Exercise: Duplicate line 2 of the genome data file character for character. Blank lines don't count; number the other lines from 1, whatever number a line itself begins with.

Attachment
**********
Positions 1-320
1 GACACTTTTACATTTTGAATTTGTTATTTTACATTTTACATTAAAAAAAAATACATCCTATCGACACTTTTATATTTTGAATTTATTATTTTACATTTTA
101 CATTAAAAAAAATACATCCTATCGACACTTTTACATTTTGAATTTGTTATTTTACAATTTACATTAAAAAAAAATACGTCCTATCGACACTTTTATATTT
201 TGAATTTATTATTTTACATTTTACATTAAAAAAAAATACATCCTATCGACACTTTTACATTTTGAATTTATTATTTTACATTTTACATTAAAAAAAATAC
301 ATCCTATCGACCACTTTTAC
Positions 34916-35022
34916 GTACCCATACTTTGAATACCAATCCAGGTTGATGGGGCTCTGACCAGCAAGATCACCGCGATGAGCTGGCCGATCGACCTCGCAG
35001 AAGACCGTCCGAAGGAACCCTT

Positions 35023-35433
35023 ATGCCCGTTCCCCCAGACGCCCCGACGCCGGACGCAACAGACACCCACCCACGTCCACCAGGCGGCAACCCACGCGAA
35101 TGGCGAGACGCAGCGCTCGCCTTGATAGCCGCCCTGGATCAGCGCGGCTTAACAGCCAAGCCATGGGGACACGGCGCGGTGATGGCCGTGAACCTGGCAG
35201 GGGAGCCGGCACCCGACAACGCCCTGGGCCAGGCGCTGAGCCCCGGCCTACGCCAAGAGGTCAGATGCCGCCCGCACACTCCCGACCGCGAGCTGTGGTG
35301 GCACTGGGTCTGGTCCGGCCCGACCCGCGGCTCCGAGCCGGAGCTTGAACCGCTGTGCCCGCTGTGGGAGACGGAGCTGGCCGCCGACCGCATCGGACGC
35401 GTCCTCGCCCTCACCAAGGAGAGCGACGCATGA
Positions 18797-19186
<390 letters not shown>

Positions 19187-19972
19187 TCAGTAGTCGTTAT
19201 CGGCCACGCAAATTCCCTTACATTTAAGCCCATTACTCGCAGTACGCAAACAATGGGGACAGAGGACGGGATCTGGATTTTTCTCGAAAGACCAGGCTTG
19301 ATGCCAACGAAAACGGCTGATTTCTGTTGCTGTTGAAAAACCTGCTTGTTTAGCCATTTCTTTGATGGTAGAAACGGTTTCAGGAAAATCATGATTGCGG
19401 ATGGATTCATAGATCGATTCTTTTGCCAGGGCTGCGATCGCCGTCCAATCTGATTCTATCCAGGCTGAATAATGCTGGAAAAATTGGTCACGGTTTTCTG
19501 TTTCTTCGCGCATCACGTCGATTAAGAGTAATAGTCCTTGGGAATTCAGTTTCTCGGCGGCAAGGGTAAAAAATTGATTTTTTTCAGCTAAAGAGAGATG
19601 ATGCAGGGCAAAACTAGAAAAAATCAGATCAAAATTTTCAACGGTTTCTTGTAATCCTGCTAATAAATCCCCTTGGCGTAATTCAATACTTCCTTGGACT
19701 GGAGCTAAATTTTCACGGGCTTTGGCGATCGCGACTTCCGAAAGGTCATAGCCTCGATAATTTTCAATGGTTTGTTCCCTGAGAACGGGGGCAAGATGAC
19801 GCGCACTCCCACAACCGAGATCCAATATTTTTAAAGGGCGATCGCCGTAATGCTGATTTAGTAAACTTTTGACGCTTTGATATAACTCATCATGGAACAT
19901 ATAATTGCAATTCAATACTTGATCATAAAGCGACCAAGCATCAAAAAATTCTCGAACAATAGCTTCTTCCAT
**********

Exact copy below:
1 GACACTTTTACATTTTGAATTTGTTATTTTACATTTTACATTAAAAAAAAATACATCCTATCGACACTTTTATATTTTGAATTTATTATTTTACATTTTA